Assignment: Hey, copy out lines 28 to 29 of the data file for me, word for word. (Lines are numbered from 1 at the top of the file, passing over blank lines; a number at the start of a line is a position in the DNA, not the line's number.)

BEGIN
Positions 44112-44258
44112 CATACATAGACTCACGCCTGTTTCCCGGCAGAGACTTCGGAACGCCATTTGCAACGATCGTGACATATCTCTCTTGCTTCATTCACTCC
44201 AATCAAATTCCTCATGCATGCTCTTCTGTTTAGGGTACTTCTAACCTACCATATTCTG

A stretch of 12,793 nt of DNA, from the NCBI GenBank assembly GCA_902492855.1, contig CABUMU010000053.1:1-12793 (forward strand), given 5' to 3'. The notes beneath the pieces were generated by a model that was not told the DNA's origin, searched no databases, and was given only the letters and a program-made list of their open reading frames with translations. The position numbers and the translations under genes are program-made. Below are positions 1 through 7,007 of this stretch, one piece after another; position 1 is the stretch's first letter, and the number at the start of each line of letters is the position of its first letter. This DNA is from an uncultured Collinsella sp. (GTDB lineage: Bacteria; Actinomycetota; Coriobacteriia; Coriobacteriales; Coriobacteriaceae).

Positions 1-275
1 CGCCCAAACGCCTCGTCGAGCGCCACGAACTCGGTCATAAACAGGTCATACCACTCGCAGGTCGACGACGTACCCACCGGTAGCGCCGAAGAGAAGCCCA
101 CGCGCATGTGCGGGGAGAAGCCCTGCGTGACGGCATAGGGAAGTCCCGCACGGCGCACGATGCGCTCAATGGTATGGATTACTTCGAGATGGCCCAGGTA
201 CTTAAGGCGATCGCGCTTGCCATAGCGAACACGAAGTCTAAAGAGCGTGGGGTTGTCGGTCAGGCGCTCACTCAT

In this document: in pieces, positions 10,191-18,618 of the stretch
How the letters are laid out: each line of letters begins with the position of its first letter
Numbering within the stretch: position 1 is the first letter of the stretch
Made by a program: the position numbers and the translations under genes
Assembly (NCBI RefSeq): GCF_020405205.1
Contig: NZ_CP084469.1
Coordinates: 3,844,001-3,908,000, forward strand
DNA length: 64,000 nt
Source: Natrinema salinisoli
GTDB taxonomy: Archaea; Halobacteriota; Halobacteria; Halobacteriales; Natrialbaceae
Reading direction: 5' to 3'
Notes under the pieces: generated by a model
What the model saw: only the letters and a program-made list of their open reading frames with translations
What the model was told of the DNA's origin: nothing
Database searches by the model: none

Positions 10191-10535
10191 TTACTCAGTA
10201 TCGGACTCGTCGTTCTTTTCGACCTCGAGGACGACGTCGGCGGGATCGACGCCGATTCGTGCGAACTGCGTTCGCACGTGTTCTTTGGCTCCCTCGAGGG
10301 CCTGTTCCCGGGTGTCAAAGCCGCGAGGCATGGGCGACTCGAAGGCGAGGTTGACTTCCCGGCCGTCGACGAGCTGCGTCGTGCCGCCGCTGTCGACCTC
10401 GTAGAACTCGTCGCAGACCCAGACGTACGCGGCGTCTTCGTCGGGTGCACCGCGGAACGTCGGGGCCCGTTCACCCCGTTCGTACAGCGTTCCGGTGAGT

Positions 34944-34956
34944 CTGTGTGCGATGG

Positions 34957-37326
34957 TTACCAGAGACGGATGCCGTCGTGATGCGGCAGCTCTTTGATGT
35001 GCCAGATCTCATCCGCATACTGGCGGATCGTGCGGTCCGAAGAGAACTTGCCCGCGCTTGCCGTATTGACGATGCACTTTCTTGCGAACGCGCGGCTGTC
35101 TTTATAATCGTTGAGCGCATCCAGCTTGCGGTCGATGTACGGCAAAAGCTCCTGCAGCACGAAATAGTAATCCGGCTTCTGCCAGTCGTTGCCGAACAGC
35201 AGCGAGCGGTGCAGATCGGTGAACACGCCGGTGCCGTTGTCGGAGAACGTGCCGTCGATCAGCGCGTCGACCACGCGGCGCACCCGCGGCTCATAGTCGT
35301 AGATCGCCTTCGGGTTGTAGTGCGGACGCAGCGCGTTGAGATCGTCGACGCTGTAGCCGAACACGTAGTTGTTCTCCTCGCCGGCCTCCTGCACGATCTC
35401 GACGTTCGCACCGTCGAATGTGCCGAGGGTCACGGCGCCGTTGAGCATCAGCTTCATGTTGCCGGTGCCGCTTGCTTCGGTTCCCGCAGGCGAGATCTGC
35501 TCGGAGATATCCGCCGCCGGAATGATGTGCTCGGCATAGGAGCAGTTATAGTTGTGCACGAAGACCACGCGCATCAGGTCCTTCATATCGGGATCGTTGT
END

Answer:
10401 GTAGAACTCGTCGCAGACCCAGACGTACGCGGCGTCTTCGTCGGGTGCACCGCGGAACGTCGGGGCCCGTTCACCCCGTTCGTACAGCGTTCCGGTGAGT

Positions 34944-34956